But Holden has got this calibrated just right. You can bring the tail around with a stamp on the gas to tighten a line out of a corner.
And while the ESC will in chime in quickly, it doesn’t shut the show down – it allows enough movement to keep things interesting but with enough intervention to stop it becoming messy.
While you are always aware that the SS-V is big, it feels very agile and ‘light on its feet’, and can be very accurately placed in a corner.
Holden’s suspension refinements have produced a car of surprising agility and capability. It is so well executed it barely feels like a ute.
Interior quality and feel
Our tester, trimmed in high-quality black leather, was very impressive.
There is a sports-style instrument binnacle with ‘white on red’ illumination, high-mounted circular air-vents, and heavily bolstered and well shaped the seats. The chunky leather-wrapped multi-function wheel feels ‘just right’.
Piano-black facings and brushed alloy trim highlights add to the sense of quality, as do the high-quality tactile surfaces and the robust well-built feel.
Being a ute, there isn’t a lot of cabin room, but the SS-V feels more like a snug two-seater sports car anyway (no room to swing the cat here).
What did our passenger think?
Everyone loves a ute. The first thing that will enter your passenger’s head is how long they should wait before asking if they can borrow it (“… got a few things to move mate…”).
This thought will be followed by a comment about the cosseting luxury of the sports seats and the super sound system. That the system can rip and store up to 15 CDs will also garner some interest.
But it’s that big lined tub that will be the winner with most.
How does it compare?
It’s a market of two… Holden and Ford. Both are great driving, both look great, both can lug half a quarry around while towing a Collins Class submarine, and both are very sharply priced.
This car, Holden’s SS and SSV ute, like Ford’s stonkin’ XR6 Turbo ute, is an absolute performance-car bargain.
The Falcon may still have the edge for driving finesse and feel, the Holden the edge for style. But there is hardly the width of a tram ticket between them.
But until Ford's XR8 badge returns with the company's 'coyote' V8 underhood, Holden holds a distinct advantage over Ford on the V8 front.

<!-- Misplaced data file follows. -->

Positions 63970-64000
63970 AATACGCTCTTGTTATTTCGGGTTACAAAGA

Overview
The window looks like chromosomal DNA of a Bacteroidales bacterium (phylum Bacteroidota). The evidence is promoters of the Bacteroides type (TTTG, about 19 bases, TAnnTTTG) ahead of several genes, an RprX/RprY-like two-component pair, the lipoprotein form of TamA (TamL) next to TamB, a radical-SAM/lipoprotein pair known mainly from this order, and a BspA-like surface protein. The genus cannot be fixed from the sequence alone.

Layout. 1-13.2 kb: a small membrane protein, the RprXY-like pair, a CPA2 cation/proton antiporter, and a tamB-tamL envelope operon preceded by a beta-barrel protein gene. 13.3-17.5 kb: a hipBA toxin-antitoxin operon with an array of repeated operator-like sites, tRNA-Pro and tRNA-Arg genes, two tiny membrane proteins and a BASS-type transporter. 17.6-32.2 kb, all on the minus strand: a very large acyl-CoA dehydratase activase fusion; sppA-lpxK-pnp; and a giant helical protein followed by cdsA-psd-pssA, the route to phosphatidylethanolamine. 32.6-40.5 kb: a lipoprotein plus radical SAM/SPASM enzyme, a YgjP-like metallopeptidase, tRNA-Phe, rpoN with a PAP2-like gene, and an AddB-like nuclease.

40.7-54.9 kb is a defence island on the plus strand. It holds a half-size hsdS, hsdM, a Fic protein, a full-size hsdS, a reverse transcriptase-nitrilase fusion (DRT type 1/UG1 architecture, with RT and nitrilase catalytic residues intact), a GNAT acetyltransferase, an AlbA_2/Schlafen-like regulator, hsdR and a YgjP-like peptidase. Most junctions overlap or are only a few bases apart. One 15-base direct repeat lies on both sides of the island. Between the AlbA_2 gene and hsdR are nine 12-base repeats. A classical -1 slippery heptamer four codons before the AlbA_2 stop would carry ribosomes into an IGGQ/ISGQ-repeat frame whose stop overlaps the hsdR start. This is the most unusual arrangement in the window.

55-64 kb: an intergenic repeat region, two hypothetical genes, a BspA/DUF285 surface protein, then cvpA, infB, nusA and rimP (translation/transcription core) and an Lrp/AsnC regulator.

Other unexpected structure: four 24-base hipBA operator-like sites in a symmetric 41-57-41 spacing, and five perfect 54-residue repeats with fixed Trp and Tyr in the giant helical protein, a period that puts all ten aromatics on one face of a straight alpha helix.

How safe is it?
It may have work ute origins, but there is no lack of safety features. Hence the 5-Star ANCAP safety rating.
Brakes are discs all round, ventilated front and rear. Twin piston alloy front caliper and single piston alloy rear caliper (Redline models get Brembo stoppers as part of the package).
There is electronic stability control (ESC), anti-lock braking (ABS), electronic brakeforce distribution (EBD), electronic brake assist (EBA), and traction control. That’s enough acronyms to keep anyone happy.
The SS-V also comes with dual stage driver and passenger airbags, side impact airbags and curtain airbags.
SSV Ute manual, 12.3 l/100km (auto, 12.4 l/100km)
Three years or 100,000 kilometres, whichever comes first.
SSV Series II Ute manual $47,490 plus on-road costs and dealer delivery. For the auto, add $2000.
For the Redline addition, also add $2000.
You don’t need to spend long behind the wheel of the SSV to work out why so many Australian buyers love their performance utes.
For a start, the SSV is very fast. It also turns like a performance car should, and, if you like your creature comforts, there is a very un-tradesman-like luxurious feel to the leather-trimmed interior.
It also looks tough; its lines are better than simply good.
So, if you only need seating for two, and want muscle-car power and the versatility of that big tub in the back, at $47,490 the SSV Ute almost buys itself.
But it’s a lot more than just a potent two-door load-carrier. Holden’s VE Series II SSV Ute is a very well executed car and a genuinely good drive.
It is, as we commented earlier, a performance car bargain.
Filed under: Featured, review, Holden, petrol, holden commodore, rwd, ute, holden ute, holden commodore ute, commercial, performance, holden commodore ss, Holden SS-V, Holden SS, holden commodore ss v, enthusiast, holden commodore ss ute, 2door, 8cyl, holden commodore ss v ute, tim o'brien